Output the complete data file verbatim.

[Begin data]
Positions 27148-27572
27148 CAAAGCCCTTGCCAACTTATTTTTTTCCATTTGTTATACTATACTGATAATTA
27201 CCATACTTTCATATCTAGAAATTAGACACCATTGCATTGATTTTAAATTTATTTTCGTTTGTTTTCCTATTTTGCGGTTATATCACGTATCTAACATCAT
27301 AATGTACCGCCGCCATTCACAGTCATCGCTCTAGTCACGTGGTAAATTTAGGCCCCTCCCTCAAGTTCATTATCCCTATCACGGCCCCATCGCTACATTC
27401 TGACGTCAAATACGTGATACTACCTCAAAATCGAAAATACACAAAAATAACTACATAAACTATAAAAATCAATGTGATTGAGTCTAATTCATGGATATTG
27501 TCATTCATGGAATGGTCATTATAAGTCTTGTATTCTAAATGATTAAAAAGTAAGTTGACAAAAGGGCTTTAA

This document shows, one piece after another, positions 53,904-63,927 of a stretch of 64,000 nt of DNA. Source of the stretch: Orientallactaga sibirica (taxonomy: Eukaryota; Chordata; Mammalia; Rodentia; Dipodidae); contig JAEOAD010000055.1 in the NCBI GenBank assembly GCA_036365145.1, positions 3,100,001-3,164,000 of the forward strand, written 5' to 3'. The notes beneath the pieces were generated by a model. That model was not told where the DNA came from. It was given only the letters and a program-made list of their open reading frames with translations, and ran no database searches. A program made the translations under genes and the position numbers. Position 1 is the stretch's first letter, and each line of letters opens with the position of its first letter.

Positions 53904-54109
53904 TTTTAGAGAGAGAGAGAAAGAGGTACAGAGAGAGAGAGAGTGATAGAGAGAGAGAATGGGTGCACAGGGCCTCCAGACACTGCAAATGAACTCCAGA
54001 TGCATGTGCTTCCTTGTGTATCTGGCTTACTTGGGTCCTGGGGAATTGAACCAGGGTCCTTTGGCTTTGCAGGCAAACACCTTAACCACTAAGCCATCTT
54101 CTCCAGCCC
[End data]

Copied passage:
Positions 27148-27572
27148 CAAAGCCCTTGCCAACTTATTTTTTTCCATTTGTTATACTATACTGATAATTA
27201 CCATACTTTCATATCTAGAAATTAGACACCATTGCATTGATTTTAAATTTATTTTCGTTTGTTTTCCTATTTTGCGGTTATATCACGTATCTAACATCAT
27301 AATGTACCGCCGCCATTCACAGTCATCGCTCTAGTCACGTGGTAAATTTAGGCCCCTCCCTCAAGTTCATTATCCCTATCACGGCCCCATCGCTACATTC
27401 TGACGTCAAATACGTGATACTACCTCAAAATCGAAAATACACAAAAATAACTACATAAACTATAAAAATCAATGTGATTGAGTCTAATTCATGGATATTG
27501 TCATTCATGGAATGGTCATTATAAGTCTTGTATTCTAAATGATTAAAAAGTAAGTTGACAAAAGGGCTTTAA

This document shows, one piece after another, positions 53,904-63,927 of a stretch of 64,000 nt of DNA. Source of the stretch: Orientallactaga sibirica (taxonomy: Eukaryota; Chordata; Mammalia; Rodentia; Dipodidae); contig JAEOAD010000055.1 in the NCBI GenBank assembly GCA_036365145.1, positions 3,100,001-3,164,000 of the forward strand, written 5' to 3'. The notes beneath the pieces were generated by a model. That model was not told where the DNA came from. It was given only the letters and a program-made list of their open reading frames with translations, and ran no database searches. A program made the translations under genes and the position numbers. Position 1 is the stretch's first letter, and each line of letters opens with the position of its first letter.

Positions 53904-54109
53904 TTTTAGAGAGAGAGAGAAAGAGGTACAGAGAGAGAGAGAGTGATAGAGAGAGAGAATGGGTGCACAGGGCCTCCAGACACTGCAAATGAACTCCAGA
54001 TGCATGTGCTTCCTTGTGTATCTGGCTTACTTGGGTCCTGGGGAATTGAACCAGGGTCCTTTGGCTTTGCAGGCAAACACCTTAACCACTAAGCCATCTT
54101 CTCCAGCCC